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Endocrinology. 2010 Nov;151(11):5389-94. doi: 10.1210/en.2010-0630. Epub 2010 Sep 22.

An improved method for recording tail skin temperature in the rat reveals changes during the estrous cycle and effects of ovarian steroids.

Author information

1
Department of Pathology, Evelyn F. McKnight Brain Research Institute, University of Arizona College of Medicine, 1501 North Campbell Avenue, Tucson, Arizona 85724, USA.

Abstract

In the rat, tail skin vasomotion is a primary heat loss mechanism that can be monitored by changes in tail skin temperature (T(SKIN)). Previous studies showed that ovariectomy and estrogen replacement modify T(SKIN) in the rat. Based on these findings, the ovariectomized (OVX) rat has been used as a model to study the mechanisms and treatment of menopausal hot flushes. It is not known, however, if T(SKIN) changes across the estrous cycle in intact rats. Here, we describe an improved method for monitoring T(SKIN) in freely moving rats using a SubCue Mini datalogger mounted on the ventral surface of the tail. This method is noninvasive, cost-effective, and does not require restraints or tethering. We observed a distinct pattern of T(SKIN) across the estrous cycle characterized by low T(SKIN) on proestrous night. To determine whether this pattern was secondary to secretion of ovarian steroids, we monitored the thermoregulatory effects of 17β-estradiol (E(2)) and E(2) plus progesterone, administered via SILASTIC capsules to OVX rats. E(2) treatment of OVX rats significantly reduced T(SKIN) in the dark phase from 2 to 21 d after hormone treatment. The T(SKIN) of E(2)-treated OVX animals was not significantly different from OVX rats receiving E(2) plus progesterone. These data provide evidence that the reduction in T(SKIN) on proestrous night was secondary to elevated levels of ovarian estrogens. This study provides the first description of T(SKIN) changes with the estrous cycle and supports the role of estrogens in normal thermoregulation in the rat.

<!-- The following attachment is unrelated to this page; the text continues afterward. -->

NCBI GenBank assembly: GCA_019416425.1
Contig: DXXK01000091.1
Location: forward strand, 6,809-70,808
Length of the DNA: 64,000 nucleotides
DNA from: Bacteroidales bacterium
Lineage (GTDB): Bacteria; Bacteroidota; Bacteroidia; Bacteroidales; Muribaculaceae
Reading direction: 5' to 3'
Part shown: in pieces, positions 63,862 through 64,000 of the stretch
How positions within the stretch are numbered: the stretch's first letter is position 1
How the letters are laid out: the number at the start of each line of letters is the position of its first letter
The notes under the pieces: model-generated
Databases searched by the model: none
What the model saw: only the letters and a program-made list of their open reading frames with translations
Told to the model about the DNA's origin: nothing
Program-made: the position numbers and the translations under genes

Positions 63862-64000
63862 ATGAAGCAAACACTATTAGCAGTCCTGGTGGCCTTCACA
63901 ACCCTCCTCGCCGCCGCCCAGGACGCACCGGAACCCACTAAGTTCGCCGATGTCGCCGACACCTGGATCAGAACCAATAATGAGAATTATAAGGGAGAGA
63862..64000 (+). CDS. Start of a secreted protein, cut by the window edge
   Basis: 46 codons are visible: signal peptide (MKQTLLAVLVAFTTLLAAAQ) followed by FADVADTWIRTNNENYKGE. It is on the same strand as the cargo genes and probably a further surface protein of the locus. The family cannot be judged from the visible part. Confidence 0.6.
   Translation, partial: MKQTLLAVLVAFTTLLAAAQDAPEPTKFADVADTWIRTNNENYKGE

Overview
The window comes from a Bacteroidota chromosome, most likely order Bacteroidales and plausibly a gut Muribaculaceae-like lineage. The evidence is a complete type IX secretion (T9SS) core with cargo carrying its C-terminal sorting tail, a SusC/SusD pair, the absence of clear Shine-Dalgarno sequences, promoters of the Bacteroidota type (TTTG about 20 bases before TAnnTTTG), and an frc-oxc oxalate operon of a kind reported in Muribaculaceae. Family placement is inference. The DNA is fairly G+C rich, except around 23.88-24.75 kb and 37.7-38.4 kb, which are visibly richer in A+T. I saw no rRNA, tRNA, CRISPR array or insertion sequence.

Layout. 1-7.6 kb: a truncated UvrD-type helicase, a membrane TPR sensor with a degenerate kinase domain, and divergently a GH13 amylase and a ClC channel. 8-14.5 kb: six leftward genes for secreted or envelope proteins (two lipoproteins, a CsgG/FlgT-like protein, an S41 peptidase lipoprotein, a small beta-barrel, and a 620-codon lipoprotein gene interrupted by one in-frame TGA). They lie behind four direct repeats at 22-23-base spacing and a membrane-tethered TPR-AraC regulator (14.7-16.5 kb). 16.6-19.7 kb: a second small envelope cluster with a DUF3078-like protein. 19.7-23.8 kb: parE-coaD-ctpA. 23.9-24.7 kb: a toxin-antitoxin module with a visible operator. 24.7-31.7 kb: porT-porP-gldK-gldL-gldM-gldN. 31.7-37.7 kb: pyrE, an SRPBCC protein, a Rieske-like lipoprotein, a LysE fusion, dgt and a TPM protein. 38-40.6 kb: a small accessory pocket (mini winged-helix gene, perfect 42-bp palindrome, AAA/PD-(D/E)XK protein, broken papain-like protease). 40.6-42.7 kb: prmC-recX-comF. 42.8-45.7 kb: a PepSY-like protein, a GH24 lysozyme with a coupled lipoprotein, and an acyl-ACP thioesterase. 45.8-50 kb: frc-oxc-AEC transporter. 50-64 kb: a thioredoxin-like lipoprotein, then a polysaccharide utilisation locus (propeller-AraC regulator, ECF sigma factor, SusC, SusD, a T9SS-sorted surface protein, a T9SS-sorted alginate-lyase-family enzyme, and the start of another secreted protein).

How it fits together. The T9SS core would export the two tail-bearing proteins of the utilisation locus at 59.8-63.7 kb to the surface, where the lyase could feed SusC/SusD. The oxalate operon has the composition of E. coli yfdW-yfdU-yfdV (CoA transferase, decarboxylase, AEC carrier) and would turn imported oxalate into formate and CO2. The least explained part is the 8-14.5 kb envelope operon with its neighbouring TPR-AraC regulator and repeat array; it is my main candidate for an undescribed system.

PMID:
20861232
PMCID:
PMC2954718
DOI:
10.1210/en.2010-0630
[Indexed for MEDLINE]
Free PMC Article

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